In a debate that’s only going to get more interesting, there were recently calls for universities to consider dope testing to detect the use of ‘smart drugs’ amongst their students. These drugs, also known as nootropics (an inelegant name; from the Greek roots noo-, mind and -tropo, turn, change) or cognitive enhancers are becoming increasingly widely used. If the high estimates of use are to be believed then the debate about and reporting of their use has been remarkably restrained, especially when compared to the perpetual state of conflict over cannabis classification and the coverage given to mephedrone.
Cognition enhancement by pharmaceutical means is not actually a new phenomenon; caffeine is in fact a cognitive enhancer with which we are all already well acquainted. Modern cognitive enhancers were not originally developed with the intention of improving concentration in healthy people. Methyphenidate (also known as Ritalin) was originally licensed for attention deficit hyperactivity disorder and modafinil for narcolepsy. Other drugs such as donepezil are licenced for use with people suffering from dementia. Most of the drugs effect the chemical pathways of neurotransmitters dopamine and noradrenaline in the brain.
The main effects of cognitive enhancement drugs are said to be to improved cognition, memory, intelligence, motivation, attention, and concentration. Research has found that they improve the performance of healthy people on tests of cognitive function. They are easy to purchase over the internet and appear to display minimal adverse effects. Most people agree that there are large groups of people for whom prescription of cognitive enhancement medication is extremely appropriate, such as those suffering from neuropsychiatric disorders. It is their use in the healthy which is likely to become increasingly controversial.
There are of course plenty of drugs that healthy people like to take, but most of the others have been made illegal. This prohibition been justified on basis of harm to the individual and society, but fear of the consequences of unrestricted hedonism of the proles also plays its part. This latter issue may tell us why drugs that encourage studious academic application are not causing much of a stir. Complacency may be misplaced as methylphenidate is a stimulant and does have addictive potential; anyone who works more efficiently has additional time for carousing.
Cognitive enhancers would seem unsuitable to join the ranks of banned substances and are likely to be here to stay. The current economic situation may necessitate many of us to work into our 70s, and cognitive enhancement may allow older employees to remain more competitive. They have already thought to have been used to improve the performance of soldiers in Iraq, and the UK Ministry of defence may have acquired a supply. Baby-Boomer dementia may lead to high demand and pharmaceutical companies are unlikely to forsake a major market for their products. The appetite for regulation does not appear to be particularly strong. The Advisory Council for the Misuse of Drugs’s 2008-2009 report (pgs 2 and 32) only mentions that the UK Government has “asked for advice”.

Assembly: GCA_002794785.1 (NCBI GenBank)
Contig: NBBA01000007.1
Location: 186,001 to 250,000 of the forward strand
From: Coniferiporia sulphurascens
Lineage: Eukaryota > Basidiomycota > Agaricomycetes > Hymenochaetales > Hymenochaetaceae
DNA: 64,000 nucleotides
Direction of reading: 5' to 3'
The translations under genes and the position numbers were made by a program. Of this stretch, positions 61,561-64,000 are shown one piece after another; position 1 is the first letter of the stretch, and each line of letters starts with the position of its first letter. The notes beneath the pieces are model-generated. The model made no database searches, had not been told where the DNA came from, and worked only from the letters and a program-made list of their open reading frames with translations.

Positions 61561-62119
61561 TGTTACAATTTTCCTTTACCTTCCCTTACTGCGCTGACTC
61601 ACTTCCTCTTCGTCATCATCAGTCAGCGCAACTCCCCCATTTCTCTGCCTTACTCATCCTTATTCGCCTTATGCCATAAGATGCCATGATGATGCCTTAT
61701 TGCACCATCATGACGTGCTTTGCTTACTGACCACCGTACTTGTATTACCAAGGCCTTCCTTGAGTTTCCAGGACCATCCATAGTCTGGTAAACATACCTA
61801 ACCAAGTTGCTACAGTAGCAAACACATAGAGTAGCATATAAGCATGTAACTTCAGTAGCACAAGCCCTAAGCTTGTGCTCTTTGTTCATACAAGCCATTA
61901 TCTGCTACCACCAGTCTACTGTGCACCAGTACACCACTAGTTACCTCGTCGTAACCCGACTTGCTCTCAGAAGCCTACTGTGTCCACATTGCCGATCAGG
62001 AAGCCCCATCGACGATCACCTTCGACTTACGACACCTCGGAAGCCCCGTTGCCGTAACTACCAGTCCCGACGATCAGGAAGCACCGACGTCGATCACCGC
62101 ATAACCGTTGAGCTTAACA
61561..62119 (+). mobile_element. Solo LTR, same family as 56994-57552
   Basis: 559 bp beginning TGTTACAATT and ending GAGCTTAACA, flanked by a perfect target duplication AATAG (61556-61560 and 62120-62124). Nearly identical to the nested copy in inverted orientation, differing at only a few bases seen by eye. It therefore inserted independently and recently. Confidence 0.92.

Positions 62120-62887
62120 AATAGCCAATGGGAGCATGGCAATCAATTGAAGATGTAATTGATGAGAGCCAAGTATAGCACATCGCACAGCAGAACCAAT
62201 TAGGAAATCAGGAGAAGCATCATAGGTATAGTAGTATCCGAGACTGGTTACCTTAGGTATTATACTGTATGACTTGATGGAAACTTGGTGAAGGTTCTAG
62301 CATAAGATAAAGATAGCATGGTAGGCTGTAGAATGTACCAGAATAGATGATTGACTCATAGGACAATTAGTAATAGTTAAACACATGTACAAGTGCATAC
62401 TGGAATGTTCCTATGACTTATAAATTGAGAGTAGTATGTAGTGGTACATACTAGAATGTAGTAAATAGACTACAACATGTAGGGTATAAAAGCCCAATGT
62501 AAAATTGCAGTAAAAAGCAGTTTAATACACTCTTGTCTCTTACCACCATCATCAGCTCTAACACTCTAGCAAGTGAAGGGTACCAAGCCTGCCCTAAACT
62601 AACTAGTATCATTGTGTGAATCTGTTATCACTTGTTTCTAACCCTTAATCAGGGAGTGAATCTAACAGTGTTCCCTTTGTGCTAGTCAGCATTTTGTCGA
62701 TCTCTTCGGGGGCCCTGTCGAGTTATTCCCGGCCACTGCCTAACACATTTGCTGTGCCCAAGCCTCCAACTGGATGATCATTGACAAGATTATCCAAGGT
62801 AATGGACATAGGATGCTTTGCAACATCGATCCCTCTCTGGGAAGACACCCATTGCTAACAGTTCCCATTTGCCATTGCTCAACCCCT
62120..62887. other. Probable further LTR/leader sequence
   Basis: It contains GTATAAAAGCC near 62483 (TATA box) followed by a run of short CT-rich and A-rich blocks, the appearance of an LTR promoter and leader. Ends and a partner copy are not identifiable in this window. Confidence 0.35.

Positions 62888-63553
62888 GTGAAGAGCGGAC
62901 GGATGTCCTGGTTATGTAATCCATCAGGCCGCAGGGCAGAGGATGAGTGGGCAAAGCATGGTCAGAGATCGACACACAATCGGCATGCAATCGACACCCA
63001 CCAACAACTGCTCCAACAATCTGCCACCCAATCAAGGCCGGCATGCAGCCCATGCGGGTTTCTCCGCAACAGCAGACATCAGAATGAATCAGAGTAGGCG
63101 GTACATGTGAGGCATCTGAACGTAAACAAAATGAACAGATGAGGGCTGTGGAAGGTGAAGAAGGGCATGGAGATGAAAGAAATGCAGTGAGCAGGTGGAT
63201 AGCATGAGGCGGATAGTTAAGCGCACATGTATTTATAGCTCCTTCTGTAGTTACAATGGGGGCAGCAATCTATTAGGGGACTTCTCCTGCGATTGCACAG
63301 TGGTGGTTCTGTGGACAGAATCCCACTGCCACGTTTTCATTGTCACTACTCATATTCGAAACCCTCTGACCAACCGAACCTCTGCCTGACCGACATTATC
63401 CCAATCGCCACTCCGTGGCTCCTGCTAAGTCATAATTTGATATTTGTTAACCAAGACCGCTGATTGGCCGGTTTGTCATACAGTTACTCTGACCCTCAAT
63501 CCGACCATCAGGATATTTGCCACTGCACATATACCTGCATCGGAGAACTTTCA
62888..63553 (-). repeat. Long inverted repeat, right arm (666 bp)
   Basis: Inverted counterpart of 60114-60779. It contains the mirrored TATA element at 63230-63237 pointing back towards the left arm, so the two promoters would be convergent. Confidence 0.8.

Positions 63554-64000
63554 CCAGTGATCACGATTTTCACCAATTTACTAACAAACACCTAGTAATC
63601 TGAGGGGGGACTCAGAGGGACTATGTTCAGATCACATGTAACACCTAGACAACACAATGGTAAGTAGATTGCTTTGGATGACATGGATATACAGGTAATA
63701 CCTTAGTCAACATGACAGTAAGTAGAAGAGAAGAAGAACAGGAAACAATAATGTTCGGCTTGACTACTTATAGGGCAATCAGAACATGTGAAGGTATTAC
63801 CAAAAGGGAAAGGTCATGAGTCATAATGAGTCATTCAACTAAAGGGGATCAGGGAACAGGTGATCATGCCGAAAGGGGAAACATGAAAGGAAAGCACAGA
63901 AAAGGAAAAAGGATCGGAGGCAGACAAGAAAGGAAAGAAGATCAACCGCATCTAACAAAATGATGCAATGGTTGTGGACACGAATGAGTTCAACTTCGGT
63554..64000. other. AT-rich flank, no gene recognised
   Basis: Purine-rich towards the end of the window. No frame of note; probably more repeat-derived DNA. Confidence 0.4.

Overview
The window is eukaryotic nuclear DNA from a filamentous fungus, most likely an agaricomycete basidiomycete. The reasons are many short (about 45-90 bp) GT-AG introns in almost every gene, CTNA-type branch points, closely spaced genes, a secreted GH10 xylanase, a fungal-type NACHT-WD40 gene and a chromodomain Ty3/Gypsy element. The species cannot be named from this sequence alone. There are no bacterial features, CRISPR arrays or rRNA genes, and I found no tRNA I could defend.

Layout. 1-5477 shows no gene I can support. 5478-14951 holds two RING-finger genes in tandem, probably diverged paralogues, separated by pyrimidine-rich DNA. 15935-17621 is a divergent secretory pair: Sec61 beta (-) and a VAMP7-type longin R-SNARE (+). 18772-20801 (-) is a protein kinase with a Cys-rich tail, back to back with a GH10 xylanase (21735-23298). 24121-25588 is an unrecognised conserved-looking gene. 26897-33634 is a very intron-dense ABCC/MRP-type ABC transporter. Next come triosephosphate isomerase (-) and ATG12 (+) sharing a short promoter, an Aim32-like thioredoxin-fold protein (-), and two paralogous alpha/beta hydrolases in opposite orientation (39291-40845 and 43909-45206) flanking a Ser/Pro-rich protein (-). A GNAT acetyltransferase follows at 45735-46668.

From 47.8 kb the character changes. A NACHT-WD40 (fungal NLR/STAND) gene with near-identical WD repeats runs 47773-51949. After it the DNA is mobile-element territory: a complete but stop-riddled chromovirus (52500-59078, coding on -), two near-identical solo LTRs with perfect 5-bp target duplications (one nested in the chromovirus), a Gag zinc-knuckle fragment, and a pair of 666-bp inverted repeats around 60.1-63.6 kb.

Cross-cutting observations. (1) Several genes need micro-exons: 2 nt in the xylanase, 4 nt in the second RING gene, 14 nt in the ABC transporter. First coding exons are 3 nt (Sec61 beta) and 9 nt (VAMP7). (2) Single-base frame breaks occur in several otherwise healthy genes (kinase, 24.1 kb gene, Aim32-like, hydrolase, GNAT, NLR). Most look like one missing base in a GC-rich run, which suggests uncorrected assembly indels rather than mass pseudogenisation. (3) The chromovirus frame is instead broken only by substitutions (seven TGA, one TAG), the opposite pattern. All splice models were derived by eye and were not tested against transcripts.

Some people see no problem with using pharmaceuticals to improve on our abilities, whilst others feel that to use substances to gain advantage is unfair. Anyone who seeks to restrict cognitive enhancement drugs on this basis must answer the charge that unfair advantage is already ubiquitous and generally tolerated in our education system. Cognitive enhancers could in fact actually correct rather than exacerbate educational inequality. The argument that students will feel obliged to take cognitive enhancers should all their colleagues be doing so is a stronger one, but restricting the autonomy of all people for fear that it may influence the actions of some is philosophically fraught. Drug testing students before exams is unlikely to be practical, especially since advantage could be gained by students using cognitive enhancers using revision periods.
Maybe the most pressing concern is that many users are buying their medication off the internet. This is unregulated and possible drug interactions and side effects go unsupervised. There are also concerns about the effects of long term use of cognitive enhancers and also of their effects in the young on the developing brain. One option to introduce some supervision and expert advice would be for medical professionals to more routinely prescribe these medications, although this is unlikely to be something that publically funded health services could underwrite . Many doctors may feel uneasy about administering medication to the healthy, but it may not be long before we begin to recognise and treat “poor concentration”.
Cakic V. Smart drugs for cognitive enhancement: ethical and pragmatic considerations in the era of cosmetic neurology. J Med Ethics 2009;35:611–615
Turbocharging the Brain–Pills to Make You Smarter? Scientific American October 2009
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